Every physician, nurse, hospital that a patient visited would have access to every patient’s entire medical record because the patient would bring it with them.  This could be on a device or web-based portal.  A physician or member of the healthcare team attending to a patient could record the necessary medical issues, findings and results and most importantly instructions for the patient.  All this would be then given right back to the patient.  The medical record would be a living history of the patient and for the patient. 

       Of course there are downsides to a plan like this.  Medical liability issues would be first and foremost.  How could you defend your medical care when you don’t have a copy of the patient’s chart and do not know the fallibility of those notes?  Without a record keeping system of some sort, how would physicians submit claims and be reimbursed?  A change like this is really almost inconceivable.  But anything that creates a conversation and stimulates ideas that would limit the burdens on physicians and empower patients to be more proactive in their health, is something worth pursuing.

Profiles in Digital Health: Dr Matthew Haden

       Matthew Haden has practiced medicine in very diverse types of healthcare systems.  He has worked in the county hospitals heavily dependent on state Medicaid, at Mayo Clinic in Scottsdale, Arizona with a much more affluent patient population with private health insurance and even a system of universal healthcare while working in Costa Rica.  Now he is working in a new model of care and sees digital health as an important tool.

       Dr Haden has created a new Direct Primary Care practice in Washington DC called doctor-matthew-r-haden-family-gpModern Mobile MDs.  Direct Primary Care is a new model of care the eliminates the fee-for-service insurance payment in lieu of direct monthly payment to your doctor.  That lack of interference from insurance companies can free physicians to be more engaged and creative with their patients. 

       “When you cut the reins that insurance imposes, it unleashes innovation and flexibility.  Suddenly all that matters,” says Dr. Haden,  “is providing good care in whatever way is most appropriate, weighing the medical issue at hand, appropriateness of in-person versus virtual care, on-demand versus asynchronous care.”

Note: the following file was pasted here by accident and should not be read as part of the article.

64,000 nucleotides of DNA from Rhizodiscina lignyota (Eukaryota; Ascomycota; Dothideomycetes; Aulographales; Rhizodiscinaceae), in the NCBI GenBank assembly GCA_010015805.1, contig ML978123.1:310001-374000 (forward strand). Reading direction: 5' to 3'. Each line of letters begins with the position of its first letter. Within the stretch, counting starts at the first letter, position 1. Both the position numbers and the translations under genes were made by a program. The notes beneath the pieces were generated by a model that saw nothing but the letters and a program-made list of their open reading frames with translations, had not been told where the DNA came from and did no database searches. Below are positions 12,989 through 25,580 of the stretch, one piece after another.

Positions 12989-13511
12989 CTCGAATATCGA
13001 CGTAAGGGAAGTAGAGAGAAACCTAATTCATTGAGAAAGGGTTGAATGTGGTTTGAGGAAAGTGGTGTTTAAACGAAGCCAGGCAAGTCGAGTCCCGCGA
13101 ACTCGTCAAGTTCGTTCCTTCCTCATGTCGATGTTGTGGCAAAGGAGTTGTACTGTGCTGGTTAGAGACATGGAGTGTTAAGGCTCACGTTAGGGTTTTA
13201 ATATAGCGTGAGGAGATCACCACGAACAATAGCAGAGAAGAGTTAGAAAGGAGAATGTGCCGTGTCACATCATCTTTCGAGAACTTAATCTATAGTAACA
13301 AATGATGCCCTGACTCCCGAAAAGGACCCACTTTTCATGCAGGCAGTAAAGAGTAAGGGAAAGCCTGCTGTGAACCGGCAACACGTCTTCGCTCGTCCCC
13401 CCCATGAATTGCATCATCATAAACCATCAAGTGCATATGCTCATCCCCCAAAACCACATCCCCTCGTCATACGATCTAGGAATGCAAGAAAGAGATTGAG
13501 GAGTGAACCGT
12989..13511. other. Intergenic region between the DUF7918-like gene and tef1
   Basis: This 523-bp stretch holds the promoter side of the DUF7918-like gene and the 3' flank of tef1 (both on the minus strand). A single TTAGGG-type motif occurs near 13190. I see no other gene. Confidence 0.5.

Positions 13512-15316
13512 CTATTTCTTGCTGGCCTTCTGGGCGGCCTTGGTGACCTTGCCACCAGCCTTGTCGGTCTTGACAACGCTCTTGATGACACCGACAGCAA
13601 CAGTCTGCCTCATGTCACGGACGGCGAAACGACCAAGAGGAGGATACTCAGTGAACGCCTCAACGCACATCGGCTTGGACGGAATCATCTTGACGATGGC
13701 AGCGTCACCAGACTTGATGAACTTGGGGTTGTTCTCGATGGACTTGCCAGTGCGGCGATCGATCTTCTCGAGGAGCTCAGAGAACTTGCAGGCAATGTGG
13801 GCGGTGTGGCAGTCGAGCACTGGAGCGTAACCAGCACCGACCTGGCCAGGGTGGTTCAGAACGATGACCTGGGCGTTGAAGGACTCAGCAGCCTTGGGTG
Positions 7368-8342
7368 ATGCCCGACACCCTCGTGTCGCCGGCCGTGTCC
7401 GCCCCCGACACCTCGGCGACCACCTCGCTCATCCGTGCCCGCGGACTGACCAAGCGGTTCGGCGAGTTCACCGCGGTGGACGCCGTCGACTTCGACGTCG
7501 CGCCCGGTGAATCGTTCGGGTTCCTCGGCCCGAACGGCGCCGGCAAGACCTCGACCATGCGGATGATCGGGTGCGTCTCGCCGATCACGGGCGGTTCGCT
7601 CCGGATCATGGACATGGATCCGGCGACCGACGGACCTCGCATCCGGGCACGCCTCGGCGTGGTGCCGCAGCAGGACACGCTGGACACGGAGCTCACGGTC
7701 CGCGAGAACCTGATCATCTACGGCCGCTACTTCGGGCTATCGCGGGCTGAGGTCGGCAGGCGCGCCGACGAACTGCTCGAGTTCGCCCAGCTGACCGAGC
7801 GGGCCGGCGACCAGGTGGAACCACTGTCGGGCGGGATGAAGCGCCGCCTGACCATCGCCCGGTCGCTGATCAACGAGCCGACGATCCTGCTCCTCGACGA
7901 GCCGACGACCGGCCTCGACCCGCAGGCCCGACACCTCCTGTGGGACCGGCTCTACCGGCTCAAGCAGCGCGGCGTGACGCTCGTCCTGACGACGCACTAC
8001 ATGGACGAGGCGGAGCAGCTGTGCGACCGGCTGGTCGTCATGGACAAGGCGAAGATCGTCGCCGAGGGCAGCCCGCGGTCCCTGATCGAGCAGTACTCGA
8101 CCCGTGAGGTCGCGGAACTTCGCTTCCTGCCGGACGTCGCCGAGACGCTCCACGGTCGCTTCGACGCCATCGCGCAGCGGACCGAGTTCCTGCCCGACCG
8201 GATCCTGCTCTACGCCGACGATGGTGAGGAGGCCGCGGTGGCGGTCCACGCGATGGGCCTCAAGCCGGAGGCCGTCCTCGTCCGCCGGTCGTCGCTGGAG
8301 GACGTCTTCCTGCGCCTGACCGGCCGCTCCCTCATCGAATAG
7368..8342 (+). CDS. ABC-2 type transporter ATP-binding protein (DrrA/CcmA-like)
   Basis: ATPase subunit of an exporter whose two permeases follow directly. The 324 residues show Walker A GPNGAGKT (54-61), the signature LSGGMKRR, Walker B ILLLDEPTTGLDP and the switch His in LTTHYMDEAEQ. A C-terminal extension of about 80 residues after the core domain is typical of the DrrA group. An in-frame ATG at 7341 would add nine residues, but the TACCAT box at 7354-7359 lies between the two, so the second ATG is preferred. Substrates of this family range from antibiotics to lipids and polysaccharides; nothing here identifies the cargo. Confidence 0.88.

The combination of Direct Primary Care and digital health technology can create better team based medical care as well.  By using nursing staff, nutritionists and health coaches virtually, Dr Haden says “you can more rationally divide the work amongst the team.”  Even the patient becomes an active part of the Direct Primary Care Digital Health Team.  For his patients with young children, Dr Haden recommends parents purchase the Cellscope Oto product and he can review eardrums where he or his patient happen to be.  By being able to provide these digital health options, Dr Haden can put his patients needs first, saving time, money and parents from a few sleepless nights.

       In his current practice, Dr Haden does not perform virtual video visits.  He sees that changing. “As my practice grows, I see it as essential to provide good and convenient care.”

       Dr Haden leverages digital health technology with the flexibility he has outside of traditional insurance model to provide top quality patient-centered care.  He can not imagine a time when he is in anything other than a Direct Primary Care practice and knows that digital health technology is an exciting component of the future.  “Technology will continue to empower and evolve the way direct primary care is provided.”